The name was a dual reference — a nod to his skin color and a shrug toward a very literal table. From Sharma’s research on food blogging, woodgrain seemed to be the backdrop of choice. So in a bit of performative theater, he set two wood planks on a trash can, then spread the food on top.
These days the background on A Brown Table is more varied, but the photographs remain theatrical. Sugar scatters as if in a dance above a quartet of madeleines. A dark stain spreads along a sheet of newsprint from beneath the deltoid shape of a samosa.
In 2015, Sharma and his husband moved to the Bay Area, and in 2016 the pair bought a house in Oakland. While still doing some research work on the side, Sharma kept A Brown Table going and began working as a pastry chef, despite having limited real-world restaurant experience and no professional training. He took another side job as the food photographer for now-defunct salad delivery company Sprig, until landing the position of Sunday food columnist for the San Francisco Chronicle. Sharma now works as a food writer full-time, with his work also appearing in Food52, Taste, Eater, Extra Crispy, and, soon, his first book, Season.
Sharma does not describe his work as an expression of a single identity, but rather “how I use food to connect my dots,” he said. He tries to do the same for readers, treating foods and flavors as bridges, and as a way to connect their own dots to his.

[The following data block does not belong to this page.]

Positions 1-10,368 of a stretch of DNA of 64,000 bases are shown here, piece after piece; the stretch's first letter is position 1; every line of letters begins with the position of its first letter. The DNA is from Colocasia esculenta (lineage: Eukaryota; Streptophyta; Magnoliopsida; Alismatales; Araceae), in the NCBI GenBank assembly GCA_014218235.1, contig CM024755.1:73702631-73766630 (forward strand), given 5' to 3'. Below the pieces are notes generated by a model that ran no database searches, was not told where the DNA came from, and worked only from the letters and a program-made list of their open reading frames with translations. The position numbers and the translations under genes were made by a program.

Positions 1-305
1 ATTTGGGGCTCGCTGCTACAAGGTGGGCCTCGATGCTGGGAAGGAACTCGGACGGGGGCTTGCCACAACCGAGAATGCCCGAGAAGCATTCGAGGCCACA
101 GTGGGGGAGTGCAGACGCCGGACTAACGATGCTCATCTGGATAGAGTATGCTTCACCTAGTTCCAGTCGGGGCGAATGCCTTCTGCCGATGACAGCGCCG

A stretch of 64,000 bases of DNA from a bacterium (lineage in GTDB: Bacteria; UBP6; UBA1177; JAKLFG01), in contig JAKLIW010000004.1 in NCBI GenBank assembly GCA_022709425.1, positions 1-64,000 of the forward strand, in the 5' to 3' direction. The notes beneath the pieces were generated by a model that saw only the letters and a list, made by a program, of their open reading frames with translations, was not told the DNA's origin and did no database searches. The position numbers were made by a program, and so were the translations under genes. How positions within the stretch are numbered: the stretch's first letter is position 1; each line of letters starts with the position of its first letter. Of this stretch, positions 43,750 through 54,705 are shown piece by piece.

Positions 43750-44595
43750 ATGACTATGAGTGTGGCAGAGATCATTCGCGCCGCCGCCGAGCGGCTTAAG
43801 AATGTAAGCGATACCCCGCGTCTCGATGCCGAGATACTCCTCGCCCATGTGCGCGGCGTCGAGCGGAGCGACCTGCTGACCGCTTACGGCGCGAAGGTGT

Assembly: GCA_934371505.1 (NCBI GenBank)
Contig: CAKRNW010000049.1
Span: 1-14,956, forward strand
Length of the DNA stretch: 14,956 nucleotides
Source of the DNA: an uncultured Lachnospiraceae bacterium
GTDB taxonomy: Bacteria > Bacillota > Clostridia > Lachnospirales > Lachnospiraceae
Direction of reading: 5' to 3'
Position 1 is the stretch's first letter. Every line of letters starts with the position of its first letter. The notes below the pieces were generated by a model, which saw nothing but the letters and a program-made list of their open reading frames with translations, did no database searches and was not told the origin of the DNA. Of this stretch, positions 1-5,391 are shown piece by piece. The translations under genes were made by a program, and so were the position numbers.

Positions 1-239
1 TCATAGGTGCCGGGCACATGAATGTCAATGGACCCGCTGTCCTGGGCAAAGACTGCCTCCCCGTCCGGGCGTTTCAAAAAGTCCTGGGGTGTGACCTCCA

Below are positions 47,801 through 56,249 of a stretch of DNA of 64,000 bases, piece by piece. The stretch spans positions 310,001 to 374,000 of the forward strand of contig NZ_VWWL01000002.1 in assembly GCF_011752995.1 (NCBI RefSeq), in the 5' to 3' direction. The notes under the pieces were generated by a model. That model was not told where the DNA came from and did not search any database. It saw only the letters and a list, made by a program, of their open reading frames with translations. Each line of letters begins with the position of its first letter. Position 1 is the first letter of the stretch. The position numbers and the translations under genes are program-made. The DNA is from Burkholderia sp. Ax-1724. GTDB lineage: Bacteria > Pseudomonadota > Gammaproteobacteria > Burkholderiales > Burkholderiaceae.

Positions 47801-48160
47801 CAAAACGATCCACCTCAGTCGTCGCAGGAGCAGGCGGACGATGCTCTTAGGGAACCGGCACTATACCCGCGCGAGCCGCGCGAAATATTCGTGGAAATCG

His writing, though not overtly political, is incisive. In a recent column about tomatoes, for example, Sharma describes the fruit as “once the subject of fear” and “abject apprehension,” gradually transforming to “a status of prestige.” “The tomato became our beloved,” he concludes. The parallels — pick your struggle — are easy to see.
“Everyone says food is not political, but it is,” said Sharma.
To that end, Sharma has a special fondness for reading early American cookbooks, “as a way for me to understand America’s relationship with race and history,” he said. “A lot of the past is not spoken about, so for me it’s a great way to go back and spend time to learn something through their words.”
Sharma lists African American author Edna Lewis as a favorite, as well as notable food writers James Beard and Craig Claiborne who, though not quite closeted about their orientation, were not exactly outspoken, either.
Sharma sees his own writing as an ongoing culinary memoir, and Season promises to follow the same line of thinking. The book is a compilation of recipes featured on both A Brown Table and A Brown Kitchen, as well as a few new ones.
Sharma describes it as not just a cookbook, but “a gay immigrant story.”
“I really wanted to try and change perceptions with this book,” he said. “I wanted to do things that were much more explorative.” For example, there are no curry recipes in Season. “I purposely did it that way,” he said.
“The recipes reflect all those personal experiences that shaped me,” he continued. “So, yes there are strong Indian influences obviously in the book, but they’re not totally Indian.”
Authentically Indian? Perhaps not. But certainly authentically Sharma.